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Private nuisance concerns the interference with another person’s land or life. For an actionable claim, the interference must be unreasonable. The harm caused must be significant and of a kind that would affect an average person or property. For example, an individual with sensitive hearing might not be successful in claiming loud sounds coming from a neighbor’s house as a nuisance if no one else living nearby has a problem with that sound.


Bamford v Turnley
Bamford v Turnley
is important for defining private nuisance in tort.

Proving nuisance

There are two main types of nuisance: (1) direct injury to the claimant’s land, and (2) interference with the use and enjoyment of land. The Court applies different tests depending on which one is alleged.

1 – Direct interference with the claimant’s land

St Helen’s Smelting Co v Tipping [1865]
In St Helen’s Smelting Co v Tipping, the House of Lords distinguished between a nuisance which causes damage to property and that which interferes with the claimant’s use and enjoyment of their land. For damage to property, the case suggests the claimant only needs to show the defendant actually caused damage.

2 – interference with the use and enjoyment of land

Not every interference with the use and enjoyment of land constitutes a nuisance. Instead, the interference caused must be ‘unreasonable’ to bring an action in tort. Thus, a person having his house near a road cannot claim for the inconvenience caused by traffic on a road. Similarly, a person cannot sue his neighbor for scent coming from their house from cooking.

The Court considers a number of factors when asking whether the interference is unreasonable.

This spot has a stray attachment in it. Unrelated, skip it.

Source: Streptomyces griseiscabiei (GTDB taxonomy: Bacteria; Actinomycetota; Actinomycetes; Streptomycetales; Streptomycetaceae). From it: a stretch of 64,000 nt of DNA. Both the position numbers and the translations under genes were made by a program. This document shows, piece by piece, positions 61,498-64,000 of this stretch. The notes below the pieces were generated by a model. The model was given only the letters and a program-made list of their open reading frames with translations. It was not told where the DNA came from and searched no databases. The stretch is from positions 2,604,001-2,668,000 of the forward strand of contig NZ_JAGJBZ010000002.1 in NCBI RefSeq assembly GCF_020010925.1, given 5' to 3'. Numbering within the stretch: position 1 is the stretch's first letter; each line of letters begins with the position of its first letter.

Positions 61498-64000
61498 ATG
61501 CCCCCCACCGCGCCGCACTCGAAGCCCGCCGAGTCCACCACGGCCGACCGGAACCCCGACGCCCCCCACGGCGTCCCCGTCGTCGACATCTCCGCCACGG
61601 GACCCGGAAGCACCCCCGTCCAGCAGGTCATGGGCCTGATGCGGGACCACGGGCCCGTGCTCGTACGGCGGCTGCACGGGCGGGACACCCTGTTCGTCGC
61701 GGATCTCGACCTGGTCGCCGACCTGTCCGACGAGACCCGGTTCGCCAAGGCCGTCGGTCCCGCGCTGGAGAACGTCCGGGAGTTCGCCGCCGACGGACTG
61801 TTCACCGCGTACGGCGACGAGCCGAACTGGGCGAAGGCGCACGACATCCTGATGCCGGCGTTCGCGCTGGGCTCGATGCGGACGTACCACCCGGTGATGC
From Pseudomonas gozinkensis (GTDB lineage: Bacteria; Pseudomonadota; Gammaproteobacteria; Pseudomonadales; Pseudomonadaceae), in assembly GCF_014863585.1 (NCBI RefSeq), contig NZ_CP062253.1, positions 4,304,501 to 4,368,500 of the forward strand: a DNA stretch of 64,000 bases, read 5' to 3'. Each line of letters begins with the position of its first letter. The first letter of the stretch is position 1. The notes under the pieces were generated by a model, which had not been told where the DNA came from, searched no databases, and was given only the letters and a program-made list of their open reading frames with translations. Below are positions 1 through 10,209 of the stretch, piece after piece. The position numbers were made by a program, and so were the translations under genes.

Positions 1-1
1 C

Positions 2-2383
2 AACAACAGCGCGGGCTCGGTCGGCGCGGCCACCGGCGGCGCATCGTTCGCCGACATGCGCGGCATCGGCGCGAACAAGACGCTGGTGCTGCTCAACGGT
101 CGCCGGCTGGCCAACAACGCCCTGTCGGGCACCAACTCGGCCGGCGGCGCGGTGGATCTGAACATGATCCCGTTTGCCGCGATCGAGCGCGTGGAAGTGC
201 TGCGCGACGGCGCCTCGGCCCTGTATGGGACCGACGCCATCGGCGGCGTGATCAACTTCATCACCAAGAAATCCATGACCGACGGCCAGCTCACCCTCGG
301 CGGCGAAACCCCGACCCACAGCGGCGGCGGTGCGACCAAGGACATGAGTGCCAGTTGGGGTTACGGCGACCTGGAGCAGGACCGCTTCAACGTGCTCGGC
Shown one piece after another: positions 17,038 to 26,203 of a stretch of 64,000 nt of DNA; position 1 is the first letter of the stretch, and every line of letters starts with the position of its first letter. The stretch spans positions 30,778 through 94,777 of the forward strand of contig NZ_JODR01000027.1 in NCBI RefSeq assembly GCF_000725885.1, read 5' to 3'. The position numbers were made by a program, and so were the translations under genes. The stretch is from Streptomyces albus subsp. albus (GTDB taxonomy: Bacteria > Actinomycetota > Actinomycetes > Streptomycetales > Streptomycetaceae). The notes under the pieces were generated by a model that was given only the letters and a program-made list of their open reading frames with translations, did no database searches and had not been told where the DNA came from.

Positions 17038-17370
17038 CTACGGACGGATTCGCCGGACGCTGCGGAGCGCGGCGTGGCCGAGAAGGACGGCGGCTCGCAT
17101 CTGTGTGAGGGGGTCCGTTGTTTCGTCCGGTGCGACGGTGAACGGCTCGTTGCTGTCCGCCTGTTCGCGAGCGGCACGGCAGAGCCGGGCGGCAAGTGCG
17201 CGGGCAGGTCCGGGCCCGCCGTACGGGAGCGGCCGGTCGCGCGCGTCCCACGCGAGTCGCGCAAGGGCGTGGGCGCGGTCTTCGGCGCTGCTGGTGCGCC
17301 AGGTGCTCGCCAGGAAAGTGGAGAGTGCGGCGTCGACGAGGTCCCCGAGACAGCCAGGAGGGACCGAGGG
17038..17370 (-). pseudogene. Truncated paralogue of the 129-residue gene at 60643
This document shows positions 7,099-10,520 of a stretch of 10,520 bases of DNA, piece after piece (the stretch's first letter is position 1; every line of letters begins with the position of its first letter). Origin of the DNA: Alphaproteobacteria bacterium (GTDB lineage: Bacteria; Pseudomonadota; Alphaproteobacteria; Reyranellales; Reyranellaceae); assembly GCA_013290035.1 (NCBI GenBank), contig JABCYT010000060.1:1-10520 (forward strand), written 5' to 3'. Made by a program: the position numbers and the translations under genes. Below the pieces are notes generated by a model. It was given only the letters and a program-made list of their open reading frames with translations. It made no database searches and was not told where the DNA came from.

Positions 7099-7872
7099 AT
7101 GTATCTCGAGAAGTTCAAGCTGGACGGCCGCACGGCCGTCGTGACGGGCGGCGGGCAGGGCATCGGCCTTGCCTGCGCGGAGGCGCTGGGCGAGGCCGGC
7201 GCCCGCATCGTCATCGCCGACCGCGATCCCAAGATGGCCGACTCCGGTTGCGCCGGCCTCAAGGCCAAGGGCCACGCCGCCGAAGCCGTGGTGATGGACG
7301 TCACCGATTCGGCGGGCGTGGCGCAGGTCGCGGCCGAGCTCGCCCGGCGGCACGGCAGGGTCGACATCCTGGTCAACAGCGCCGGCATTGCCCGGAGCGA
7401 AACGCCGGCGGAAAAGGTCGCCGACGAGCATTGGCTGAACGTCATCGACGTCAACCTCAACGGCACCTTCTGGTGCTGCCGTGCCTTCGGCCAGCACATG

Sturges v Bridgman (1879)
In Sturges v Bridgman, the Court considered the character of the locality when deciding whether the defendant’s interference was unreasonable.

Robinson v Kilvert (1889)
In Robinson v Kilvert, the Court considered the sensitivity of the claimant when deciding whether the defendant’s interference was unreasonable.

Heath v Mayor of Brighton (1908)
Heath v Mayor of Brighton is another case where the claimant’s unusual sensitivity meant the defendant’s interference was not unreasonable.

Christie v Davey (1893)
In Christie v Davey, the Court awarded an injunction against the defendant for nuisance, because their malicious motives to cause the claimant discomfort meant their actions were not legitimate.

Bradford Corporation v Pickles [1895]
In Bradford Corporation v Pickles, the House of Lords held that a lawful and reasonable act does not become an unreasonable interference merely because it has been done with an evil motive.

Hollywood Silver Fox Farm Ltd v Emmett [1936]
In Hollywood Silver Fox Farm Ltd v Emmett, the Court distinguished the case from Robinson v Kilvert and Bradford Corporation v Pickles.

Active and Passive Nuisance

A person can be held liable in nuisance for an ‘active’ and ‘passive’ nuisance. An active nuisance flows directly from the act of the defendant. A ‘passive’ nuisance is one that flows from either the act of a stranger or of nature. The following cases concern when a defendant will be liable for a ‘passive’ nuisance.

Sedleigh-Denfield v O’Callaghan [1940]
In Sedleigh-Denfield v O’Callaghan, the Court clarified when a person is liable in nuisance for the act of a stranger. In the case, the defendant was held liable because they had ‘continued’ and ‘adopted’ the nuisance.

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